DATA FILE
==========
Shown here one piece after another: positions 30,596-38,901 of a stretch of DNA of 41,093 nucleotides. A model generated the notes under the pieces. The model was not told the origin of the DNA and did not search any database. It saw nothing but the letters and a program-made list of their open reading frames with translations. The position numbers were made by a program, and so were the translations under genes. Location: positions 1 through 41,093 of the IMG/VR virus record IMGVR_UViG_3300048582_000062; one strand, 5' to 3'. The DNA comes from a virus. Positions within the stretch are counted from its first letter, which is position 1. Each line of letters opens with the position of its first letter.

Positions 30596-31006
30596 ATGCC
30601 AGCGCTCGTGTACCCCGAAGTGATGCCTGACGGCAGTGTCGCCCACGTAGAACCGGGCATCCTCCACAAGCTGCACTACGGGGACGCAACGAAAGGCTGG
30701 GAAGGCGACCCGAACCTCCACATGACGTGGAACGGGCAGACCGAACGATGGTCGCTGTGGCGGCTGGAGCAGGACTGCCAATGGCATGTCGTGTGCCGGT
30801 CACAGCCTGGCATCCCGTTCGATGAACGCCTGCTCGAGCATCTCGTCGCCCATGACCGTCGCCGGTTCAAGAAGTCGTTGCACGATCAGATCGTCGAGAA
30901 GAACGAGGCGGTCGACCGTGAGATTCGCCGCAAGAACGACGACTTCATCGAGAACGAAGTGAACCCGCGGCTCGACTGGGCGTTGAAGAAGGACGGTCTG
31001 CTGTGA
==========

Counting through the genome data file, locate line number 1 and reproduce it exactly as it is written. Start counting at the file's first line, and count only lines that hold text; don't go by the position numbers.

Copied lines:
Shown here one piece after another: positions 30,596-38,901 of a stretch of DNA of 41,093 nucleotides. A model generated the notes under the pieces. The model was not told the origin of the DNA and did not search any database. It saw nothing but the letters and a program-made list of their open reading frames with translations. The position numbers were made by a program, and so were the translations under genes. Location: positions 1 through 41,093 of the IMG/VR virus record IMGVR_UViG_3300048582_000062; one strand, 5' to 3'. The DNA comes from a virus. Positions within the stretch are counted from its first letter, which is position 1. Each line of letters opens with the position of its first letter.